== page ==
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Reaching the last mile: The role of innovative finance in meeting the SDGs

By Judith Karl, Executive Secretary of UNCDF, and Samuel Choritz, Policy Adviser at UNCDF

financesdgsTo meet the SDGs with their emphasis on leaving no one behind, we need solutions that tackle persistent exclusions and inequalities in the local economies and communities where the poor live and work. Targeting the last mile means adapting solutions to the households, localities and small enterprises that are underserved, where development needs are greatest and where resources are scarcest.

Addressing market failures by making finance work for the poor is a critical catalyser to this end. Official Development Assistance (ODA) can be the largest source of external finance in least-developed countries, where private investment often favours commodity and real estate sectors. Disparities in incomes and living standards show that location matters more for living standards in developing countries than it does in developed ones [1]. “Last mile finance” models can use public resources — such as ODA — to de-risk and crowd-in public and private finance, especially from domestic sources, to create virtuous dynamics of inclusion, local growth, resilience, and productive investment. Continue reading

Setting the Record Straight on ODA

By Doug Frantz, Deputy Secretary-General, OECD 

Doug FrantzThere will never be enough development aid to solve all the problems in the poorest countries. If we are to lift the last 800 million people out of extreme poverty we will need to find new ways to mobilize resources beyond the traditional assistance from wealthy governments in the form of loans, grants and other concessions.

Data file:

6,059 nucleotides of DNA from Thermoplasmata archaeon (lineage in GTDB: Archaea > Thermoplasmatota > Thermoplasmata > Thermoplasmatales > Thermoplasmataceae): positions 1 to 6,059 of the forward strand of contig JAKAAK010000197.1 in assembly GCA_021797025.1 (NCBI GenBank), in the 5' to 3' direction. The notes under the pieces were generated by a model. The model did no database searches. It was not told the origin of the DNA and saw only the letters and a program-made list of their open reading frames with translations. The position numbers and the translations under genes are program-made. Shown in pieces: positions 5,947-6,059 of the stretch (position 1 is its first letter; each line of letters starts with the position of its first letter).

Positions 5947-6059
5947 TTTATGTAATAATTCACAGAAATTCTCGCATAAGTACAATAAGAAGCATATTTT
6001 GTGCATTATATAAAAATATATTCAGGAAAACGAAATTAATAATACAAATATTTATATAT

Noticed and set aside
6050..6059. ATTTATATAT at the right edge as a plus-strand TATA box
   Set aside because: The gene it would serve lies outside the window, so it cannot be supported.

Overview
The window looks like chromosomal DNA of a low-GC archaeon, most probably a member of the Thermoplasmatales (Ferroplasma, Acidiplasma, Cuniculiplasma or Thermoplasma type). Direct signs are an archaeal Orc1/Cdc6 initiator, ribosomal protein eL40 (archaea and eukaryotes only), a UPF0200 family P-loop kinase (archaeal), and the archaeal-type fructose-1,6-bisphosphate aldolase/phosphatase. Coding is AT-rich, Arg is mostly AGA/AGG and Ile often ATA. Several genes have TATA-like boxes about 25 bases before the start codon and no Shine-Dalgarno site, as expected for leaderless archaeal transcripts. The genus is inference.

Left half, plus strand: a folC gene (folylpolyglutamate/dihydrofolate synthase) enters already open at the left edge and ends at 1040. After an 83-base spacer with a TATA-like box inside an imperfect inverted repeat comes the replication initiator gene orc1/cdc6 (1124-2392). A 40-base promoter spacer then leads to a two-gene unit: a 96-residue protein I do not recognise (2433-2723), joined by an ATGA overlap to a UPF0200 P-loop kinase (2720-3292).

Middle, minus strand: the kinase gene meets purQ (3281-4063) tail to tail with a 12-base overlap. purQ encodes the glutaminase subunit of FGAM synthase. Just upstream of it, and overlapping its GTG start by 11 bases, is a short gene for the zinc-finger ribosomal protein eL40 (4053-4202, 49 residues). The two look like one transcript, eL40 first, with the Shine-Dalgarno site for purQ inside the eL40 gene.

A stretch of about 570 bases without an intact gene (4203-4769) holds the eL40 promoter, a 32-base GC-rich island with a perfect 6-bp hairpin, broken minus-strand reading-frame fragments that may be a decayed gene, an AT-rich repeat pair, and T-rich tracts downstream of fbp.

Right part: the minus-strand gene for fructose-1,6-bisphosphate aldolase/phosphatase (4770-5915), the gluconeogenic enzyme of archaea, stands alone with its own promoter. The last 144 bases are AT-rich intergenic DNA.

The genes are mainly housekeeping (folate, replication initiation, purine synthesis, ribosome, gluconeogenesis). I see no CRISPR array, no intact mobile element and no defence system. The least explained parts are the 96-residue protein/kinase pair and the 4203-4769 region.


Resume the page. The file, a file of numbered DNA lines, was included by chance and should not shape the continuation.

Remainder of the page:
Government assistance remains vital. The billions of dollars donor countries pour into developing countries every year are critical both in terms of actual aid and as a catalyst for mobilizing private sector funds and underpinning the efforts of developing country governments and civil society. Yet there is a consensus that the role of development aid must adapt to changes in the geography of poverty and to the new lens of the Sustainable Development Goals.

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Revising ODA in the era of SDGs


By Andrea Vignolo, Executive Director of the Uruguayan Agency for International Cooperation, and Karen Van Rompaey, Knowledge Manager of the Uruguayan Agency for International Cooperation.

This blog is part of an ongoing series evaluating various facets
of Development in Transition. The
2019 “Perspectives on Global Development” on “Rethinking Development Strategies” will add to this discussion


SDGsDiscussions on the post-2015 development agenda have paved the way to new thinking about development as a multidimensional and global process. They also have built momentum for revising and modernising the concept and concessionality of Official Development Assistance (ODA).

ODA’s eligibility and graduation criteria are still based fundamentally on countries’ economic growth performance. A growing consensus among academic, practitioner and political communities reveal that classifying countries according to their per capita income is inadequate to measure well-being or sustainability. Furthermore, it is not fit for the purpose of “leaving no one behind” in the era of universal sustainable development goals.